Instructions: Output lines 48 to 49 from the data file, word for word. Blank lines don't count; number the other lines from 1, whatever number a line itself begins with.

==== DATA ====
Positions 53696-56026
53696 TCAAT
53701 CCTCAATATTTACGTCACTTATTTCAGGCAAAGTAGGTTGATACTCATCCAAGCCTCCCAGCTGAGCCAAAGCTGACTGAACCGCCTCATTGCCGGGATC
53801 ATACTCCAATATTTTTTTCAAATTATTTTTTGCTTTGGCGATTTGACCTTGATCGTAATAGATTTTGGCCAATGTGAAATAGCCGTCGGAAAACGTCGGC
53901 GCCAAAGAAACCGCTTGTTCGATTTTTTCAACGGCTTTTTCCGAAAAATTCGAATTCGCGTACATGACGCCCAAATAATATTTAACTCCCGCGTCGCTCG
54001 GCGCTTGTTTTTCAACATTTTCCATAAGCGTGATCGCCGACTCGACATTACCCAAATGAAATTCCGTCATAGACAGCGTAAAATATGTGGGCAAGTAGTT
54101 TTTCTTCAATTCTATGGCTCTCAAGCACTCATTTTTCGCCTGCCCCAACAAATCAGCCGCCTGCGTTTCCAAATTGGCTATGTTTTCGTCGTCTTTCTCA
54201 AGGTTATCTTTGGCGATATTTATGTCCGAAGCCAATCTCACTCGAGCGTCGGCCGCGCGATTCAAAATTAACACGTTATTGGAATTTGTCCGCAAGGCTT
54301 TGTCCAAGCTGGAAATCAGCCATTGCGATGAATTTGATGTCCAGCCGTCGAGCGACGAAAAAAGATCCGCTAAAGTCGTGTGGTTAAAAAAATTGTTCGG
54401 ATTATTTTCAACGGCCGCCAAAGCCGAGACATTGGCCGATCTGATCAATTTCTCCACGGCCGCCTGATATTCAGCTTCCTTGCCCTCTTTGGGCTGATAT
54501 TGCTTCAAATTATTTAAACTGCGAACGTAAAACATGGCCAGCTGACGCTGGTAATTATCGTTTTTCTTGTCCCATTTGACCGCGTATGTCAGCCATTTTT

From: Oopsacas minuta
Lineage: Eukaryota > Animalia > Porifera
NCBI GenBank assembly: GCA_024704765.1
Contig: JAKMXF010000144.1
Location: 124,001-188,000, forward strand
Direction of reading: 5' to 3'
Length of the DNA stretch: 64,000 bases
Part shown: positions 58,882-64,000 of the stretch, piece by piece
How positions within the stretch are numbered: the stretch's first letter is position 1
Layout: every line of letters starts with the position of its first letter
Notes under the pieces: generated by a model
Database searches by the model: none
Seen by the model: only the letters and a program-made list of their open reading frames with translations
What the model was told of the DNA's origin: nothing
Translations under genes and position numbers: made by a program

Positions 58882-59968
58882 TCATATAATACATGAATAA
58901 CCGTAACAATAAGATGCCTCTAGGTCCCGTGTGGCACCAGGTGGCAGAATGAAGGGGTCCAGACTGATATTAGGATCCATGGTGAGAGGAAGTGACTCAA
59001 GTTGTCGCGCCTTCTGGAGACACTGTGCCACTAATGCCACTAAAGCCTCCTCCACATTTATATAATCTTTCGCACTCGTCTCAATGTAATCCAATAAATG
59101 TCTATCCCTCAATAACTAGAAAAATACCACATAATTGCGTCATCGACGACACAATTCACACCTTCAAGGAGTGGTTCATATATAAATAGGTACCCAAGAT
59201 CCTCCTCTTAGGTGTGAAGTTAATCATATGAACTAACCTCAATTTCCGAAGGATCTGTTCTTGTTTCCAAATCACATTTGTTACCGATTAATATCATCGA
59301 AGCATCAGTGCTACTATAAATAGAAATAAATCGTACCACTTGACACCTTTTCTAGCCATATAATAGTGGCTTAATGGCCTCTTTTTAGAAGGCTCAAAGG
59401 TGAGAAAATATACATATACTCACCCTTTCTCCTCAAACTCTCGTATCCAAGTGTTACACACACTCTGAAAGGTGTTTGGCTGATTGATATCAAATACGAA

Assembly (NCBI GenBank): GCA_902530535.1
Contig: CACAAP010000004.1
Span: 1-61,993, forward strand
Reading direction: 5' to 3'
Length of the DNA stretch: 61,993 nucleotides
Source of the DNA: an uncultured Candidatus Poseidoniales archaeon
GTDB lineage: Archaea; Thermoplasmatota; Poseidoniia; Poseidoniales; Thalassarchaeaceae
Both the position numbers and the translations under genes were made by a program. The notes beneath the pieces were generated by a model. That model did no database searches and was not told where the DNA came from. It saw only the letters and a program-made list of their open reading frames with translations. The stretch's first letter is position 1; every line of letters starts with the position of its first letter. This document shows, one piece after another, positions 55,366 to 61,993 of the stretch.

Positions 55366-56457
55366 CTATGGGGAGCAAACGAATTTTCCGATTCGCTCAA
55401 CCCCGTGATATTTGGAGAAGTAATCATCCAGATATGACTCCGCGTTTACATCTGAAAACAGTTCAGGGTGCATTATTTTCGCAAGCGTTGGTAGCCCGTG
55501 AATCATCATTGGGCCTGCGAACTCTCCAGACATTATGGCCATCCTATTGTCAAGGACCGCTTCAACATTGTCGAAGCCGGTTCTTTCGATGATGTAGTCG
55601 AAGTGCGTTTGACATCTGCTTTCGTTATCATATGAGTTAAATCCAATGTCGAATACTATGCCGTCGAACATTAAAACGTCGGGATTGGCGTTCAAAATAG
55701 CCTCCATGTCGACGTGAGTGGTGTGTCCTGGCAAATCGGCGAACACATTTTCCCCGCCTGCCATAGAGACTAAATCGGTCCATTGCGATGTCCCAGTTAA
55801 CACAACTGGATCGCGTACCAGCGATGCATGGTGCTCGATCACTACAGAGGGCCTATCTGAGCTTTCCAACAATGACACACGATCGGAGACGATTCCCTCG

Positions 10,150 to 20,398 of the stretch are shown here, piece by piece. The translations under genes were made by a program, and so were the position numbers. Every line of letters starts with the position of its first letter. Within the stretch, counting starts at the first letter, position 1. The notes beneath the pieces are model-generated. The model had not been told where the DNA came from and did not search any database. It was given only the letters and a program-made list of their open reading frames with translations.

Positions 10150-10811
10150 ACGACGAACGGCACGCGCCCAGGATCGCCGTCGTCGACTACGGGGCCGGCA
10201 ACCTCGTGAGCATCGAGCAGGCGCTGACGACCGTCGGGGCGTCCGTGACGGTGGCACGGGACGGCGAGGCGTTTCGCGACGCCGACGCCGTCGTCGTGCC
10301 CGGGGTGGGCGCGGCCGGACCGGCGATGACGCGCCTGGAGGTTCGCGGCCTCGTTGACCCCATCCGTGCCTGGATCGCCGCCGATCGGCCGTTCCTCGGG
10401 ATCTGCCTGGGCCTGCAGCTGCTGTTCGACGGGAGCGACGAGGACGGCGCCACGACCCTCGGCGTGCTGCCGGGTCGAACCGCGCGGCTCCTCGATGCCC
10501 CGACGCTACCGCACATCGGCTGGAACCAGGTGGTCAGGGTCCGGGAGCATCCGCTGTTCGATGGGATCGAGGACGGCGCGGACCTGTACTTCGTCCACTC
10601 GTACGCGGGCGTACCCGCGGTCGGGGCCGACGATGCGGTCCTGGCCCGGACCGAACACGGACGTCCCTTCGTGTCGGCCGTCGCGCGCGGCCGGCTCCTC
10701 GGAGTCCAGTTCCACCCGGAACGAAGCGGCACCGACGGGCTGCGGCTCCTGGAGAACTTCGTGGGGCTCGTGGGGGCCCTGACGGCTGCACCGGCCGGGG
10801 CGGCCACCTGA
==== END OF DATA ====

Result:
55701 CCTCCATGTCGACGTGAGTGGTGTGTCCTGGCAAATCGGCGAACACATTTTCCCCGCCTGCCATAGAGACTAAATCGGTCCATTGCGATGTCCCAGTTAA
55801 CACAACTGGATCGCGTACCAGCGATGCATGGTGCTCGATCACTACAGAGGGCCTATCTGAGCTTTCCAACAATGACACACGATCGGAGACGATTCCCTCG